As of February 2012, Kshs14,617,720 ($174,020) has been given out in tech competitions in Africa.
Blogger Erik Hersman (whiteafrican.com) got it right on a blog post he wrote 2 years ago titled: A Rising Tide: Africa’s Tech Entrepreneurs. The post provided some insight into the then burgeoning mobile development eco-system. His call to technologists then was:
“… build for what people need, not for what tech pundits in the West and upper class Africans idealize about.”
Erik’s argument was that the digital landscape is wide and there are many opportunities for entrepreneurs to use technology to build what people need.It seems that developers in Kenya missed this point. As a developing country we lack basic utilities and face inefficiencies: traffic jams, high urban population in poorly planned cities, ineptitudes in government, frequent blackouts and insecurity. It is okay to build apps to help one find the nearest restaurant and the like, but who is building large-scale systems that can help solve our major problems? Can we build a system that allows the ministry of urban planning and housing to visualize the current state of urban cities and let them plan and simulate how the city will grow in coming years, allowing them to plan accordingly? Who is building systems that allow our police officers to be where they are needed and in time? Can we build a system that allows detectives to map crime zones and adjust their strategies accordingly? Can we build for them a system that profiles criminals including where they’re likely to attack and help them plan busts? Why? Because the eco-system within which the potential of technology can be utilized to solve large-scale problems is full of opportunities and apps are only a part of it. Harnessed effectively technology, which is cross-cutting, can be the driving force through which African countries can solve their problems. Technology is crosscutting and if the full potential is demanded of it problems that Kenyans have long complained about, can be solved. With a government that understands this potential, a lot can be achieved. Rwanda's Case Take the example of Rwanda: - a small country in the middle of the African continent with a population of only 10 million people and a dark history. Rwanda’s government has recognized the potential that technology has in accelerating its growth and development. It has turned to technology to maximize what little the country has, focusing on its use for mass efficiency. Those who were following Twitter hashtag, #Rwanda2020, might have come across the interesting discussion that was going on between Kenyans and Rwandese on the latter’s progress in ICT. According to Rwanda’s official government country information site, www.gove.rw/Infrastructure-ICT, the government has invested in developing ICT infrastructure to enable improved service delivery in both public and private sectors. The best example from this is business registration time – it only takes six hours to register your business because the whole process has been digitized. That is only one example of how ICT can be effectively utilized to drive a country’s growth and spur development by minimizing inefficiencies and maximizes on the scarce resources available for maximum use. How much more then can a country with more resources, a bigger budget and skilled labour do with what it has? As a collective technology community, we are not yet thinking big enough. Due to all the Kenyans winning global competitions, Kenyan developers (devs) are beginning to think that they’re actually better than they really are. There are exceptional devs out there, no doubt. What is most needed though is a re-focus of activities to start centering on developing mass systems and applications that solve real needs for real people – citizens and businesses (and governments!). What would people pay for?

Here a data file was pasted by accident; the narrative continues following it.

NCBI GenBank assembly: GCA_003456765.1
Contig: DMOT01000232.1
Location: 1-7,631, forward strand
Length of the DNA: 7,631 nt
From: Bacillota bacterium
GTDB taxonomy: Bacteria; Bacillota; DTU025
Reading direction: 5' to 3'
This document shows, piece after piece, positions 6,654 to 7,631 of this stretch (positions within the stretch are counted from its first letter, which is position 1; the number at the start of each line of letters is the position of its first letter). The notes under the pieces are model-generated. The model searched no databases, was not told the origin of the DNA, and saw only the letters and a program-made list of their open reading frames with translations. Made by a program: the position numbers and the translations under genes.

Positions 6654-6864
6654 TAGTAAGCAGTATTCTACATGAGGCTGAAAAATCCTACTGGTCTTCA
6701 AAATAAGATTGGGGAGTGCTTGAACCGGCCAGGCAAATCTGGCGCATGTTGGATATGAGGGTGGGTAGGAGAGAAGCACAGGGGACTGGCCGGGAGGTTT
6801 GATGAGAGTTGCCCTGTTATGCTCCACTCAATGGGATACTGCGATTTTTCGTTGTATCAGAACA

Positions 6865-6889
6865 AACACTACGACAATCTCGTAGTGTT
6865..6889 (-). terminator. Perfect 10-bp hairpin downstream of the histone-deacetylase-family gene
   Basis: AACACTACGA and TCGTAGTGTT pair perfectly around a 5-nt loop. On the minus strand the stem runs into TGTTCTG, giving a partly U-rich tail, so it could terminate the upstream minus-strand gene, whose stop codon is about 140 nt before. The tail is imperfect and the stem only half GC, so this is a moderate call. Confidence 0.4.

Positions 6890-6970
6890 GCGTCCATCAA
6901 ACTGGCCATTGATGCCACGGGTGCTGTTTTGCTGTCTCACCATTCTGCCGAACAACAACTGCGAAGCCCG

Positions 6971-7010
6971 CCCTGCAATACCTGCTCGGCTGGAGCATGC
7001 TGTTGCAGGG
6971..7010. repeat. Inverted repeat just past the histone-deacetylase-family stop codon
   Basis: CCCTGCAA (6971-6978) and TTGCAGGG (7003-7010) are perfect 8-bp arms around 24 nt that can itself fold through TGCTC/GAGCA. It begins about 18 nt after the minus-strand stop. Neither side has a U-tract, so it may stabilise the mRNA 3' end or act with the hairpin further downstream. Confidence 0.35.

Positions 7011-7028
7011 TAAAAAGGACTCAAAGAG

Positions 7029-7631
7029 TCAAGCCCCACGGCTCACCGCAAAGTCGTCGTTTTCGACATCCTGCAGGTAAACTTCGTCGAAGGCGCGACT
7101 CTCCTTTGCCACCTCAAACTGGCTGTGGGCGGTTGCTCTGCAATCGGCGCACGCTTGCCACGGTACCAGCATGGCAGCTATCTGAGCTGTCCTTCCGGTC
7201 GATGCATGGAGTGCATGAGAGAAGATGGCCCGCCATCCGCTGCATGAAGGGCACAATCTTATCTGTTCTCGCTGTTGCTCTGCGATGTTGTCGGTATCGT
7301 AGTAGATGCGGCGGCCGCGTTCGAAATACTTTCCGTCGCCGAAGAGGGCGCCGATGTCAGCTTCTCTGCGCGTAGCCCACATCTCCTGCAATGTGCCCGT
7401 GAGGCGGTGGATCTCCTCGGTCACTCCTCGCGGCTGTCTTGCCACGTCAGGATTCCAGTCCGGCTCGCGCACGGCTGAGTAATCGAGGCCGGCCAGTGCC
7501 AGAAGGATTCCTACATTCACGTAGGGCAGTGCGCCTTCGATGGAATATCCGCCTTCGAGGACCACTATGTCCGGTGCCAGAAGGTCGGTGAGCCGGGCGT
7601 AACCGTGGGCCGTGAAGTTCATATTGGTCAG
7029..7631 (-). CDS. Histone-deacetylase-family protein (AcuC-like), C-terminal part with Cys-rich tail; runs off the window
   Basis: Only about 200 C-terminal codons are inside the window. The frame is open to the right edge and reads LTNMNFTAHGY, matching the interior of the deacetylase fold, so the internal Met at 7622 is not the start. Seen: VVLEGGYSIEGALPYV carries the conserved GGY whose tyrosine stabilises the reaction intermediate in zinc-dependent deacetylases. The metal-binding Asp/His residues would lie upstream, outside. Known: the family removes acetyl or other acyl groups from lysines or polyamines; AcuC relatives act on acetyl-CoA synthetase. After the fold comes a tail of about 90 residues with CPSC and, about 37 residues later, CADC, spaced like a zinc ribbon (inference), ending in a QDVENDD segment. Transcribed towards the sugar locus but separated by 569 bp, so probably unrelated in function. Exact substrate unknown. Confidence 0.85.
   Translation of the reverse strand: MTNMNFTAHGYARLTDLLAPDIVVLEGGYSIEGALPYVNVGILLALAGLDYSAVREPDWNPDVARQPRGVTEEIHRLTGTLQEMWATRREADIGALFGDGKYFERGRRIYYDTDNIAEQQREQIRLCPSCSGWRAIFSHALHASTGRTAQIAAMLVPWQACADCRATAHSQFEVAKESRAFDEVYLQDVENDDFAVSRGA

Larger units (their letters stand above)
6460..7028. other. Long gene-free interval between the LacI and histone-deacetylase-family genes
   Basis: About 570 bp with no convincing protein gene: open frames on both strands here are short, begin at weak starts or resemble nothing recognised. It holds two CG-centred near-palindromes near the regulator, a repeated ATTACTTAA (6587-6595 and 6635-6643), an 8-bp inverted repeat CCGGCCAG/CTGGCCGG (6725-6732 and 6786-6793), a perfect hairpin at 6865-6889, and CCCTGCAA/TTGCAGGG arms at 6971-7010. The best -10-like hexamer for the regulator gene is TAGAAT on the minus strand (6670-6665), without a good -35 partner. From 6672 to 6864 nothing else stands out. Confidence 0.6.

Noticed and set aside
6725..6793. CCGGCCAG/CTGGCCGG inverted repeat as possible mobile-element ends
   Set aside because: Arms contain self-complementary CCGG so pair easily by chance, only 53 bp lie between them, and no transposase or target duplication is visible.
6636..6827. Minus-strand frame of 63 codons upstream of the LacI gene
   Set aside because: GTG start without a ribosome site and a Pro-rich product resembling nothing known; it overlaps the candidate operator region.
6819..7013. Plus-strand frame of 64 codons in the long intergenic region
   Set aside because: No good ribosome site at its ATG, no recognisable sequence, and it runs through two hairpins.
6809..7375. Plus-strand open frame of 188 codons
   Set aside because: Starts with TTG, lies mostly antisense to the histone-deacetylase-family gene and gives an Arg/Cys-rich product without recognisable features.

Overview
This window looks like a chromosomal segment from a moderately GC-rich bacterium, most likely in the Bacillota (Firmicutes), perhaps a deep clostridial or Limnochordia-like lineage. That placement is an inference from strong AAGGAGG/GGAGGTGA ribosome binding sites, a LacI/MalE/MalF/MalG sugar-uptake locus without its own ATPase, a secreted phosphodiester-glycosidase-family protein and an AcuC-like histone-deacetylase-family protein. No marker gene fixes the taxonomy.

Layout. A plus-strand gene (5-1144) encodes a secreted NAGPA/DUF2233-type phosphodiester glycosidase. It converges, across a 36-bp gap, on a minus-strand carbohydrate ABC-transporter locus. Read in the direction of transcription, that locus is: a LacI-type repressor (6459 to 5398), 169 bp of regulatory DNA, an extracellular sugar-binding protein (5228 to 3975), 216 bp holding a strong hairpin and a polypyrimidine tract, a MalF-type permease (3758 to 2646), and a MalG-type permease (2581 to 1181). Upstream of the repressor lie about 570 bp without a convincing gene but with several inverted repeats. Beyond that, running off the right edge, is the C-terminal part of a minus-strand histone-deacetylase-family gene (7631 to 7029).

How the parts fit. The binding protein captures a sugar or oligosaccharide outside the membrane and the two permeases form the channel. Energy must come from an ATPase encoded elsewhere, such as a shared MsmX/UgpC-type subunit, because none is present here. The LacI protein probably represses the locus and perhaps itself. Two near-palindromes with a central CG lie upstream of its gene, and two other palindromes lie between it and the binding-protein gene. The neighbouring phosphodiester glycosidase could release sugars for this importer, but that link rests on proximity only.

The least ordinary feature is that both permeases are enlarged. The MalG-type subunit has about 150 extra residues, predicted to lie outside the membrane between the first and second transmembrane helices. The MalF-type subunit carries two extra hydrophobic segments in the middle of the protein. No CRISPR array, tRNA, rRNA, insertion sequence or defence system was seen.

I’d pay not to go to Sheria House or City Hall to apply for things. And there are services I’d pay for, not only for myself, but also for others. - Conrad Akunga.When you look at innovations on Kickstarter , TechCrunch or Mashable, it dawns on one just how far we have to go as developers to reach a smidgen of the potential that IT is capable of. Perhaps the winners of the recently concluded Imagination Cup 2012 Africa might have rightly stumbled upon this concept, with WinSenga. WinSenga is a simple device that looks like a traditional Ugandan midwife’s ‘horn’ used to monitor a fetus’s heartbeat that is attached to a smartphone that records the sound. The potential of this device was obvious to many – it is simple, and solves a real need – better maternal healthcare. Win Senga is fully scalable, and with enough funding the device can achieve this scalability.